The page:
We don’t want to cease trading. This is a protective, positive plan for the next stage of Museum in a Box while the market is well beyond our control. We plan to assess our status in detail every three months, and plan to be fallow for 12 months and then reassess, unless a project comes along we can take on without sacrificing stability. If you have been considering a partnership with us, do please get in touch. We will consider all possible projects – especially if you have already secured funding. At the very least we will make a note that you’d like to work with us for the future.
Our thinking on this has been inspired by Thriving in Uncertainty, written in what seems like an age ago – 2015. This analogy of ‘lying fallow’ is useful: an intentional phase where new initiatives are deliberately not started but we restore our strength instead, and avoid surplus spending. It is intended as a quiet, hand-crafted, restorative phase, that helps us find personal stability elsewhere, at the moment. It will be interesting and helpful to reduce our costs deliberately. We’ve never tried doing that actively before, perhaps because we’re geeks and dreamers, not MBAs?! As we sell Make Your Own kits during this period, we aim to build up capital, putting us in a good position to realign when the world rights itself.
Thank you kindly to Charlie Cattel-Killick and Adrian McEwen, and advisors Gill Wildman, Abira Hussein, Tom Flynn, Ben McGuire, and Matt Webb, who have helped me think through this phase change.
Guest post by Rob Sherman about how people are using their Make Your Own kit. Thanks, Rob!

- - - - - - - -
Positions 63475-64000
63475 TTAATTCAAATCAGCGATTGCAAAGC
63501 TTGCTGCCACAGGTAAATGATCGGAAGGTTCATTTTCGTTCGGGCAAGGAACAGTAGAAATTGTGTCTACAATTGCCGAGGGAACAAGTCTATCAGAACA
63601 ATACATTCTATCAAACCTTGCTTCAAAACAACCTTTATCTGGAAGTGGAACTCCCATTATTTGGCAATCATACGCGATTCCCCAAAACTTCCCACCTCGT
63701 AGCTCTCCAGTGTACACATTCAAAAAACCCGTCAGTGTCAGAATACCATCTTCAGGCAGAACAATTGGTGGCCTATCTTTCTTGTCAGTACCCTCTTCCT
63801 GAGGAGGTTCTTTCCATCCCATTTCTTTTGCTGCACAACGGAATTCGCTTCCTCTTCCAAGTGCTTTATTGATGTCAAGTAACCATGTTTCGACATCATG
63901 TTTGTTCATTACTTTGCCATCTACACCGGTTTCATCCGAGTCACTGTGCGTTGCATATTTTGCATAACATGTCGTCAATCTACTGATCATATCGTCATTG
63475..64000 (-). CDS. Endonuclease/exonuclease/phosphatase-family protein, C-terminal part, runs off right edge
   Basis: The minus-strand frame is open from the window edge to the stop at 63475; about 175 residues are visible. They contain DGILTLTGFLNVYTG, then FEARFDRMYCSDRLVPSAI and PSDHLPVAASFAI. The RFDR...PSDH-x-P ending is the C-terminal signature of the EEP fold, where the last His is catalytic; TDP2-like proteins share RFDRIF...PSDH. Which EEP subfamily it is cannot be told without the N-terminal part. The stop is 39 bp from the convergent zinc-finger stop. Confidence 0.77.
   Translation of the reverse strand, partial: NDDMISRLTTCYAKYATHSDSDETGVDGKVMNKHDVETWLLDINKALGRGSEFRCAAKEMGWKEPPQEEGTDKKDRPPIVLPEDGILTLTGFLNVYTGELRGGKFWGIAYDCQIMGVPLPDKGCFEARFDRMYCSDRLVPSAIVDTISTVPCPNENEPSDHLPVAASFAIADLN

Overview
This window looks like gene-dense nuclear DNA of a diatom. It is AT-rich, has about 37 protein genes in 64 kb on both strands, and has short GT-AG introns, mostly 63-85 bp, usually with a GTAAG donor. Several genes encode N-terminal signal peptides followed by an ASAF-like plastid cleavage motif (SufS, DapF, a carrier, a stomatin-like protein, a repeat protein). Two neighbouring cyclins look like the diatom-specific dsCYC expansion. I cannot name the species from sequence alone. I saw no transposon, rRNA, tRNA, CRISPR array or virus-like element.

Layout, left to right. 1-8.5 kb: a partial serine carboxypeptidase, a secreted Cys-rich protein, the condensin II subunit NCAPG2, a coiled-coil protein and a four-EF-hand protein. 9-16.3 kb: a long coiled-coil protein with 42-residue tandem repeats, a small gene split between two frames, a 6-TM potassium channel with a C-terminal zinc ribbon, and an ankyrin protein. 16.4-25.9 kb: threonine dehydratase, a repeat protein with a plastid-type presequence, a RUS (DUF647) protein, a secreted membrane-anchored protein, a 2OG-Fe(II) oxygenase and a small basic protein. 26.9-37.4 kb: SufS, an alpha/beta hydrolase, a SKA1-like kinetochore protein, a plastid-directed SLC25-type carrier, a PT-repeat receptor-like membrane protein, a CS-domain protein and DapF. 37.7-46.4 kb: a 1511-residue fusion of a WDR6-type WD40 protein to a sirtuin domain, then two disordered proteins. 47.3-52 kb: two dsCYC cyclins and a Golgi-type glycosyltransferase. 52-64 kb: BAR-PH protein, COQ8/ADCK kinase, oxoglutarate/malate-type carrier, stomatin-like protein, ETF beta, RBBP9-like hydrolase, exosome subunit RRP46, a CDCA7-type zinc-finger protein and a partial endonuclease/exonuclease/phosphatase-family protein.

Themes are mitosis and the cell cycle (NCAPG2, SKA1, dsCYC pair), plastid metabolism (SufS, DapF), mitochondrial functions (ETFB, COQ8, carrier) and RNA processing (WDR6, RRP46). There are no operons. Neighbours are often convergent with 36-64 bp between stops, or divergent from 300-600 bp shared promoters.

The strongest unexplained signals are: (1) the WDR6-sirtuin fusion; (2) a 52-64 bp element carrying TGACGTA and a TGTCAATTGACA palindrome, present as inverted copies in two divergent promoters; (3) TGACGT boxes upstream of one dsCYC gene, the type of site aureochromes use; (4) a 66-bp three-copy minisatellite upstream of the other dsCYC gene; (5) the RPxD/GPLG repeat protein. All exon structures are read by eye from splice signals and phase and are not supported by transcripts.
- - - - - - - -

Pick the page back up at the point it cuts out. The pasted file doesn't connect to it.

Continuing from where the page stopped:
It’s safe to say that all of us have a lot more time on our hands, at the moment, than we did two months ago. Long-neglected musical instruments are being dusted off and plucked or parped, and a lot of slightly-disappointing sourdough is being baked. In the midst of a grim global situation, people are trying to keep themselves busy, learn something new, and be as creative as possible.
Unsurprisingly, the Museum in a Box community has been turning out hundreds of collections on every subject under the sun. Some of these collections, created by museum professionals, reveal the secrets of the objects in their care: others catalogue the world around their authors in meticulous, loving detail. Under our current, constrained circumstances, the Museum in a Box is coming into its own as a study tool, personal diary and storytelling device; and we wanted to highlight some of the strangest, sweetest and more scintillating collections available on the platform at the moment.
Holly, eleven years old, won’t let a little lockdown get in the way of her interest in ancient history. Each object in her collection, Ancient Worlds, focuses on a different object from Greek or Roman history, accompanied by Holly’s evocative storytelling. Listen to her own version of the story of Herakles and the Hydra, and a very convincing impression of a Roman toothache.